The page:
The drama surrounding the Cavers farm and their small scale processing business continues. I’ve been close to the Cavers following the inspection (better known as ‘the raid’) of their on-farm meat processing facility. We’ve formed a network of supporters to find a silver lining. Much damage has been done to the Cavers’ reputation and to the trust there was in the government’s benevolent hand. Many of us are concerned about the future of small-scale processing. We can’t just merrily move on. We feel more reflection is needed.
As citizens, we deserve to know why the food safety department of MAFRI acted in such an unreasonable way. Please remember that MAFRI has not said that the prosciutto (dried meat) was unsafe for human consumption. In fact, when the Cavers asked to take samples of the confiscated meat to be lab tested, they were first given permission and then the permission was removed.
A few troubling questions arise.
- Apparently, when the Cavers won the Best New Food prize at MAFRI’s Great Manitoba Food Fight, the Food Safety Department reacted saying that in the absence of provincial standards for the processing of prosciutto, the Cavers product should not have been a contender. The 19 Sept. article in the Western Producer editorial suggests one government department didn’t know what the other was doing. Or, could it be, they did know and the Cavers became pawns in a power struggle?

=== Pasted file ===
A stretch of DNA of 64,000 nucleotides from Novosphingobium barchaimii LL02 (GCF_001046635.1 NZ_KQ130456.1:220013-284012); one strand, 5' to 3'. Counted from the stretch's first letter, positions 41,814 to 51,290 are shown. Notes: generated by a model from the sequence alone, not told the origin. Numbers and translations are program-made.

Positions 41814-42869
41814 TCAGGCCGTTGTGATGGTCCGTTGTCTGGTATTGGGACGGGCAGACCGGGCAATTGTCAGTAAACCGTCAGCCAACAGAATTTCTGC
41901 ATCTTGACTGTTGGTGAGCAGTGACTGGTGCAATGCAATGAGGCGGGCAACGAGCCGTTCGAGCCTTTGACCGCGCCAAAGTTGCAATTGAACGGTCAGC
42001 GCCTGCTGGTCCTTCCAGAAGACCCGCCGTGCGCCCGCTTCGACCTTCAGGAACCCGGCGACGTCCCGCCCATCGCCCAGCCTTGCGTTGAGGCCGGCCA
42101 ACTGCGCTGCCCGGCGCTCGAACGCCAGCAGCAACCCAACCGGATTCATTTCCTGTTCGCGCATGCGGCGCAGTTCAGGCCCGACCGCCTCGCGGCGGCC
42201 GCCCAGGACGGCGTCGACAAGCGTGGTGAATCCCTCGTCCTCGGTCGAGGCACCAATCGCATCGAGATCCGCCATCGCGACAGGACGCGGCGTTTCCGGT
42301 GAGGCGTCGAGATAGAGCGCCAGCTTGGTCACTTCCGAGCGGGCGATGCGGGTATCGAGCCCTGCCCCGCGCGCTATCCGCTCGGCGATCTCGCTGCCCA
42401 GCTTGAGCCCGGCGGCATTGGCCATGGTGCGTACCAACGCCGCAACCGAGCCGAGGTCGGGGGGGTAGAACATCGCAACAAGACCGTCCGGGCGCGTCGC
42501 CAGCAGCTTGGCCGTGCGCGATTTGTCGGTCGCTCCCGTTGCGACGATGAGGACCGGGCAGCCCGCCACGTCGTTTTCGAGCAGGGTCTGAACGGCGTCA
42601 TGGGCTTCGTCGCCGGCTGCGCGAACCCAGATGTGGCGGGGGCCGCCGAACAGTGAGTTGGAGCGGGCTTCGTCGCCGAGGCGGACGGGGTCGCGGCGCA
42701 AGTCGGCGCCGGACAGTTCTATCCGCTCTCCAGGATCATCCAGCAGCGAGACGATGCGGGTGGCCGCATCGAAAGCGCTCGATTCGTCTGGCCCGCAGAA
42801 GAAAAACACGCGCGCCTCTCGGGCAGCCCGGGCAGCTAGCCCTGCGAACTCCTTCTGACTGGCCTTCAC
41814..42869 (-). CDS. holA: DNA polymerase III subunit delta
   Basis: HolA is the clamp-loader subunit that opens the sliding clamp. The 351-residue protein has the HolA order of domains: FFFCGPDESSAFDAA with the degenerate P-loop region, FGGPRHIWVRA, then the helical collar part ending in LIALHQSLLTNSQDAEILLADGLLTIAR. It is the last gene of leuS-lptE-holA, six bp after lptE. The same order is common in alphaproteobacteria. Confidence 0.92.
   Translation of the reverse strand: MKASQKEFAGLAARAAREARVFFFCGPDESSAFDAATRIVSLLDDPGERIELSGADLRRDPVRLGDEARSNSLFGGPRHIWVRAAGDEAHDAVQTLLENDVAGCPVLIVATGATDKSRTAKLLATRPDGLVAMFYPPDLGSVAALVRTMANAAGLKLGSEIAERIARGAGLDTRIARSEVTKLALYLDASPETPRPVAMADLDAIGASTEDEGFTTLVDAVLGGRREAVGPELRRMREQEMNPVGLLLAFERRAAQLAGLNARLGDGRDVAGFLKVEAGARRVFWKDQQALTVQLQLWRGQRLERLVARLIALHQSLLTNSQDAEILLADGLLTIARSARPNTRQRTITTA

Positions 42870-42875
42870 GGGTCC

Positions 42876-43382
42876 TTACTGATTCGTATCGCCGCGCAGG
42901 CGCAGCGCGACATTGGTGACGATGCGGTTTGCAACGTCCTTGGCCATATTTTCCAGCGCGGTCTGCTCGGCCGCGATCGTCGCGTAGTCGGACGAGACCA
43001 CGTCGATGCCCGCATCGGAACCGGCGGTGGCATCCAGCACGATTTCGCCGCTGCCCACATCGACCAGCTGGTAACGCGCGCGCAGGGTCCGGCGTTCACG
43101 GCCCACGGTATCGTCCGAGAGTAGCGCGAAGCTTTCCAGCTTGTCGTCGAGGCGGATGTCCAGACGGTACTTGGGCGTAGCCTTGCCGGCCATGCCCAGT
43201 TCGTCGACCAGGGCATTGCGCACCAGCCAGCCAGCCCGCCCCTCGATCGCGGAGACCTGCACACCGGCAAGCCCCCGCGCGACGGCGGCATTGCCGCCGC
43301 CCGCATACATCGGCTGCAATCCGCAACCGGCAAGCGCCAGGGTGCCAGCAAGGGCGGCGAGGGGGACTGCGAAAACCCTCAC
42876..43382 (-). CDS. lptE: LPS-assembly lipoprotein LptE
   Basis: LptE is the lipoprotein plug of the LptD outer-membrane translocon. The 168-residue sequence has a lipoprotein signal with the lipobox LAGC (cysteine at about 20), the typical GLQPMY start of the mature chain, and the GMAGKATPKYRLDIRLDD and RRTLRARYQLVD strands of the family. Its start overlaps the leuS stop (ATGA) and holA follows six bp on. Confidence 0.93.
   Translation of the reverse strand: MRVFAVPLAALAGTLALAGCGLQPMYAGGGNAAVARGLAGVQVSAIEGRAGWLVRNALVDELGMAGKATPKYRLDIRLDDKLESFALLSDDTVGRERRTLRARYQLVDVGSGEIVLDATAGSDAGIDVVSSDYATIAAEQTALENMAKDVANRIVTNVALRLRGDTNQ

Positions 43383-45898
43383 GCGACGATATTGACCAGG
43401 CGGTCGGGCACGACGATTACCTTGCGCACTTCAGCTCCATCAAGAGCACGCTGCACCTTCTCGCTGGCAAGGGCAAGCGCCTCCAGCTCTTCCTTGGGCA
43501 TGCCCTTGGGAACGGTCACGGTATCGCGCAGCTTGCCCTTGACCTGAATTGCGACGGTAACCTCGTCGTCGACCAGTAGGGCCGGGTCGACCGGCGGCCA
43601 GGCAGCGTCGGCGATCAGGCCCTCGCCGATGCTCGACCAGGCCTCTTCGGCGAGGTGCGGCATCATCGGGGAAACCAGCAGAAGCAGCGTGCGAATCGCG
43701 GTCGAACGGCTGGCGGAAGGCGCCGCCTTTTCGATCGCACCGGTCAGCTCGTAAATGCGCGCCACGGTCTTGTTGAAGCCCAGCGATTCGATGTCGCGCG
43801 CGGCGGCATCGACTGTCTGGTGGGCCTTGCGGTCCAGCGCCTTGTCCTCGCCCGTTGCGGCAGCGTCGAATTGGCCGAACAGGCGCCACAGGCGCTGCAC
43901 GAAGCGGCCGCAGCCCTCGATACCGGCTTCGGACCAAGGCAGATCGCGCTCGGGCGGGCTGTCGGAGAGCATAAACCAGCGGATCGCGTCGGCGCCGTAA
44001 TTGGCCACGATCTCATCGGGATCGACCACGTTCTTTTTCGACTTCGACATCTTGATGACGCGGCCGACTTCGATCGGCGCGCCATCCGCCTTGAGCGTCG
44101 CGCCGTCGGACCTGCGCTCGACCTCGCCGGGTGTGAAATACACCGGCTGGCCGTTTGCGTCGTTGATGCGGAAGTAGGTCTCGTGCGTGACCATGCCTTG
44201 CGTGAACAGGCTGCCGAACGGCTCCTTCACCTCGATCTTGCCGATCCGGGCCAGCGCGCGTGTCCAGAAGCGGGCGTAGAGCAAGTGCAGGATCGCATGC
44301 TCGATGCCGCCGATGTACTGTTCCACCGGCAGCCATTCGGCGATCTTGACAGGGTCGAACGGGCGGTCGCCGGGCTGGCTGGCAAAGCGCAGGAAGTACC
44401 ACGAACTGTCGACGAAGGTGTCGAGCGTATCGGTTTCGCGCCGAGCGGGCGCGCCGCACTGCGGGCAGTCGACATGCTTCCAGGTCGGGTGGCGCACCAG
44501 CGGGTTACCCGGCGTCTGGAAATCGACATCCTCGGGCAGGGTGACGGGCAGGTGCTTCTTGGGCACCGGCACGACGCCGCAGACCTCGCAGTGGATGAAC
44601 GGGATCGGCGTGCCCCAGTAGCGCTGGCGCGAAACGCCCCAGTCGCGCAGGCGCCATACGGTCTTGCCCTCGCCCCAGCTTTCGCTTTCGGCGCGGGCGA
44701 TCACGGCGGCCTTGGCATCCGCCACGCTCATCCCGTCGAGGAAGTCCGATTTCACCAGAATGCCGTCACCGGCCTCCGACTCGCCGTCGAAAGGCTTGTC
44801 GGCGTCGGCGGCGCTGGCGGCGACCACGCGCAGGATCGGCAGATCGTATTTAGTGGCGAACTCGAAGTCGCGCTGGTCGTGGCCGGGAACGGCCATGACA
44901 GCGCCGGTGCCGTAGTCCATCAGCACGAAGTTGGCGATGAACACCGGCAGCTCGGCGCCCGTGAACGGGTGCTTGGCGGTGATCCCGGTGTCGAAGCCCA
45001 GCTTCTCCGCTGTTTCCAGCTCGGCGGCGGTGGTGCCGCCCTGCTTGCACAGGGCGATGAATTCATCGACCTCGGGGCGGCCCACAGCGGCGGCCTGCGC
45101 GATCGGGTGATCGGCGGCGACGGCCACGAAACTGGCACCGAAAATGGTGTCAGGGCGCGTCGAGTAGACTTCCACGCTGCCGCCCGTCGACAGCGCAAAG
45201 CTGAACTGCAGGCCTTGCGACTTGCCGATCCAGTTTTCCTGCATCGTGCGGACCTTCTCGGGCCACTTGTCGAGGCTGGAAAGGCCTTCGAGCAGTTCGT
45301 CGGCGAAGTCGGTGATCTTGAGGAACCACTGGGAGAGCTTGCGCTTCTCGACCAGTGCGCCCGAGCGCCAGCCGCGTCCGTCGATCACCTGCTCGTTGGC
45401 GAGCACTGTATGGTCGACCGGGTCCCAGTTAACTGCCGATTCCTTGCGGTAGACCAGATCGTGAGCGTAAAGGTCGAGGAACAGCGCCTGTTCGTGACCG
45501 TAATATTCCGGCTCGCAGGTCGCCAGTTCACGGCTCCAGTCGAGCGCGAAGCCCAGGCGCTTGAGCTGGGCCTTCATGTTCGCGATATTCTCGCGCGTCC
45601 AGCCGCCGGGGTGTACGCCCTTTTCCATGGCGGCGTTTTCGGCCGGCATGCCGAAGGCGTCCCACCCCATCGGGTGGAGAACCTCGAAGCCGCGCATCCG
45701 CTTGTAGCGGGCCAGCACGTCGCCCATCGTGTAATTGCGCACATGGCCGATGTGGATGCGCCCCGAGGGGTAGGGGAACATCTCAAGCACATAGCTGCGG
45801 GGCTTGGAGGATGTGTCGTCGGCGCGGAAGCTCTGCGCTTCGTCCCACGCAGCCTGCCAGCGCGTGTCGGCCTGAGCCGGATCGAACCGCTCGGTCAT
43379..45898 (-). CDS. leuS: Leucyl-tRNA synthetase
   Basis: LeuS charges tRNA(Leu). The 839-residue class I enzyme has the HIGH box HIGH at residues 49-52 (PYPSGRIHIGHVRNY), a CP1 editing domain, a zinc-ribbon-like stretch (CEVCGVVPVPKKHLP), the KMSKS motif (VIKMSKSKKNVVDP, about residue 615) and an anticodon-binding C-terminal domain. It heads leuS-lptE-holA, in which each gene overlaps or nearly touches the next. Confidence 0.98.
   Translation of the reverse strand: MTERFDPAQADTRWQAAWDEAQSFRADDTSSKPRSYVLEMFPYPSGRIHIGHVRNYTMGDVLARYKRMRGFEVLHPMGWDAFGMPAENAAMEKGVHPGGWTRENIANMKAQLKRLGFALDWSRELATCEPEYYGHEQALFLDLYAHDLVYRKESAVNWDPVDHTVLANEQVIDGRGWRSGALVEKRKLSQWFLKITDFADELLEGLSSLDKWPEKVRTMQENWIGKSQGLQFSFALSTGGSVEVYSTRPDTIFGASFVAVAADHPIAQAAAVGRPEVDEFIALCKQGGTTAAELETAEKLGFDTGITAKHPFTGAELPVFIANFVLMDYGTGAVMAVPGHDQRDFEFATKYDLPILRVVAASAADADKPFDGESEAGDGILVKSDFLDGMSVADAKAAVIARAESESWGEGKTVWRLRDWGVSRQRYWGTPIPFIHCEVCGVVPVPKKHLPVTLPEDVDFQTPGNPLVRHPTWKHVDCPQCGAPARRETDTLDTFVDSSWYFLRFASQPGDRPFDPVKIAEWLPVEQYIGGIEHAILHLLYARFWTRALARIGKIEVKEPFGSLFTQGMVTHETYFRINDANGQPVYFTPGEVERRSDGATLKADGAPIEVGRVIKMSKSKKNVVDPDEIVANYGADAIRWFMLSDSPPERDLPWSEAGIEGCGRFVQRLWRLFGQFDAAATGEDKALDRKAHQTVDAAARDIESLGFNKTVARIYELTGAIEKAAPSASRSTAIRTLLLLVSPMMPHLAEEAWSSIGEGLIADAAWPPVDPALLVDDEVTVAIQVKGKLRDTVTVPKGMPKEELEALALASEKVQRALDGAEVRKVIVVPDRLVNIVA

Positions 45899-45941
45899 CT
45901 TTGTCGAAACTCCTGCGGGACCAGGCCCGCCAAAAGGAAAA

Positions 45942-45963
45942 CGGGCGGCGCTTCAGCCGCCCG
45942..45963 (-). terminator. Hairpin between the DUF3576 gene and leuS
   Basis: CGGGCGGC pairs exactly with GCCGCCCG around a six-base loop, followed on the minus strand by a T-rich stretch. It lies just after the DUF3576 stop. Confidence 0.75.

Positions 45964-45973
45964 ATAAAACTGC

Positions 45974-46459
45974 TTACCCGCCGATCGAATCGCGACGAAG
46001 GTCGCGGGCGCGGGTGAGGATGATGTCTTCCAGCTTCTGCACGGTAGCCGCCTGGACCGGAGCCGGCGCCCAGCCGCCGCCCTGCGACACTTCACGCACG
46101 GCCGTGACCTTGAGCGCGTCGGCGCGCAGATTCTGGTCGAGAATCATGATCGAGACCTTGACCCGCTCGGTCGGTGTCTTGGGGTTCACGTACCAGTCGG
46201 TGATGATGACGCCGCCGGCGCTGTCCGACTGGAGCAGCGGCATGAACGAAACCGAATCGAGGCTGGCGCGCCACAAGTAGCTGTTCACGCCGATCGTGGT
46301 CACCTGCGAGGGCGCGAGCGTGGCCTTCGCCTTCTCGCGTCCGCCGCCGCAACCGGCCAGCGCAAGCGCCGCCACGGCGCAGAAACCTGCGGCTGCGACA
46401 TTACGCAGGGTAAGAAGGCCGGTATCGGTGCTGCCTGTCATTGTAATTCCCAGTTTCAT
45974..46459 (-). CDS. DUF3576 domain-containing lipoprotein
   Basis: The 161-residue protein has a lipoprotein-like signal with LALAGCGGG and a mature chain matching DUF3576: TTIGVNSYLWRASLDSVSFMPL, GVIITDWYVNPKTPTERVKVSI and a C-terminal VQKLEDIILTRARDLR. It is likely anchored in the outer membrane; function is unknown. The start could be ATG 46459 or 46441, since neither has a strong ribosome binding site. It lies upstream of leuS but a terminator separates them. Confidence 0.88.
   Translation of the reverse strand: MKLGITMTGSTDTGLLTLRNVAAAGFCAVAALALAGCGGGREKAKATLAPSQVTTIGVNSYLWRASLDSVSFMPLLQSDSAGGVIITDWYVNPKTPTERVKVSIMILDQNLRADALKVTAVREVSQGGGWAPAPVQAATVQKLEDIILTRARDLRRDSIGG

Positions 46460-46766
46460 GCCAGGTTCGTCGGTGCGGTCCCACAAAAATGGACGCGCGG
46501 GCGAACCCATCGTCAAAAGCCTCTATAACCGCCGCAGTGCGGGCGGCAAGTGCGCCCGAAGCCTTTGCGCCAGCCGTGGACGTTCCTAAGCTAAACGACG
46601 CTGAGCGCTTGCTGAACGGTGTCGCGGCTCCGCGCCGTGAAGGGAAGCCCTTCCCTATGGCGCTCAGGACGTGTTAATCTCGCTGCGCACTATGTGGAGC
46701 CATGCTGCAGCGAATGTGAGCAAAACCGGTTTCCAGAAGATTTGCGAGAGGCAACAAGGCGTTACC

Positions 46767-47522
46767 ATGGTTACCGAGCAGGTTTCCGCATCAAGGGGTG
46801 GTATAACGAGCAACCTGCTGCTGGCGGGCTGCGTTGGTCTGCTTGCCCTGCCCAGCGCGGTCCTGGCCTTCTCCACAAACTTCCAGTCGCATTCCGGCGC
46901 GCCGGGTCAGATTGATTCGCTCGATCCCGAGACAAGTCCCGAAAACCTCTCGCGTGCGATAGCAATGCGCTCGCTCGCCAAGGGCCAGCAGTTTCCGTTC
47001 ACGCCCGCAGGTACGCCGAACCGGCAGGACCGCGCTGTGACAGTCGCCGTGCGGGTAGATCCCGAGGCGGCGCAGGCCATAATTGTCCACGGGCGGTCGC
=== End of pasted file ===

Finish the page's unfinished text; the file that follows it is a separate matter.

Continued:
- We lobbied for a cooling off period, so that the confiscated meat would not be destroyed without a review. We were told the political arm of government has no authority over the food safety arm. Is the food inspection department a law unto themselves? Are they immune to pettiness, ego and misjudgement? Do we not elect our representatives, in part, to protect us against misuses of bureaucratic power? Why such a rush to destroy the confiscated meat? It’s a dried product and would easily have lasted through a review of the process.
- The Cavers asked repeatedly for clear standards. Between the prize being awarded and the confiscation, did MAFRI research prosciutto processing standards in other jurisdictions? When the Cavers asked for clarification of the confusing guidelines they were being given, the inspector actually told them it was largely up to him to decide what was acceptable. Does this sound reasonable?
- In his 26 Sept. Western Producer article, Ed White suggests small processors may not ‘get’ what it takes to provide safe food to their customers; that artisanal processes are less ‘sophisticated’ than industrial processing. Firstly, if we examined food-borne illness (E coli, listeria, etc.) caused by eating industrial food and compared our findings with statistics of illness and death caused by eating foods grown and prepared by neighbours – what would we find? This research should be possible and would help the discussion. Secondly, what Mr White (and MAFRI it seems) doesn’t ‘get’ is that customers are choosing nutrient-rich food over the denatured foods they feel cause illness over time – obesity, diabetes, allergies, etc. Our societal definition of food safety is changing; getting broader to include community development, wellness and the environment.
We all want the food we eat to be safe, diverse and healthy. We all want more farmers and new entrants growing a diversity of foods and making comfortable livings doing it. Will MAFRI review the Cavers situation? Will it in generous spirit facilitate the process of developing food safety standards that are appropriate for different scales of production? There’s huge potential. I appreciate your paper finding knowledgeable commentators on these developments.
Written by: David M. Neufeld – Turtle Mountain / Boissevain, Manitoba